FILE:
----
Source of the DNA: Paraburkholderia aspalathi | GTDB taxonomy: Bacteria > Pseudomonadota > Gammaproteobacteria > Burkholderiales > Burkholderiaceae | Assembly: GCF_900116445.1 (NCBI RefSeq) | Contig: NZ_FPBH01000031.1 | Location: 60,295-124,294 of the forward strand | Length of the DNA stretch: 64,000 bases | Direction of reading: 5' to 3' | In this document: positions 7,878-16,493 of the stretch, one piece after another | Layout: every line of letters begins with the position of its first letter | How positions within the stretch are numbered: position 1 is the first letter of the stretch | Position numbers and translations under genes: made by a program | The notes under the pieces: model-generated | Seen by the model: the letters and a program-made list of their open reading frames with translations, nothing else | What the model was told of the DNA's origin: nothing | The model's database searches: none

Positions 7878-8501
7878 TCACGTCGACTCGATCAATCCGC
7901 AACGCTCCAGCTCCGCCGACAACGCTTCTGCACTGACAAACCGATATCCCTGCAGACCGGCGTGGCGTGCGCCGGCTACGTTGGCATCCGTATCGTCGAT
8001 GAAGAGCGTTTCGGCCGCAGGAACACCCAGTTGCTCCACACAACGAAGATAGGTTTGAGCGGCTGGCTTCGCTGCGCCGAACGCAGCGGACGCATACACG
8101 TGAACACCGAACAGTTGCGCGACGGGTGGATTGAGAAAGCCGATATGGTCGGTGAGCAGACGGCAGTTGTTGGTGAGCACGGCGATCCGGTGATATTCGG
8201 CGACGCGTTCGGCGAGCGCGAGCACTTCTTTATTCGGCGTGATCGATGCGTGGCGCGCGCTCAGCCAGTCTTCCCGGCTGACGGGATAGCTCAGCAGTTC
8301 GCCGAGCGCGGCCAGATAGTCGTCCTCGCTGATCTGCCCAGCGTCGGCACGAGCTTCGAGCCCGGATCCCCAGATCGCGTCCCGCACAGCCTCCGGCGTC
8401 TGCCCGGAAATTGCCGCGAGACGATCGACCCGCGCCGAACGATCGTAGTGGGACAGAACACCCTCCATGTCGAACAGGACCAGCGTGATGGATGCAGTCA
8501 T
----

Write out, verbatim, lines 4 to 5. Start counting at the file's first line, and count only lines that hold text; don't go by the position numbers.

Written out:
7901 AACGCTCCAGCTCCGCCGACAACGCTTCTGCACTGACAAACCGATATCCCTGCAGACCGGCGTGGCGTGCGCCGGCTACGTTGGCATCCGTATCGTCGAT
8001 GAAGAGCGTTTCGGCCGCAGGAACACCCAGTTGCTCCACACAACGAAGATAGGTTTGAGCGGCTGGCTTCGCTGCGCCGAACGCAGCGGACGCATACACG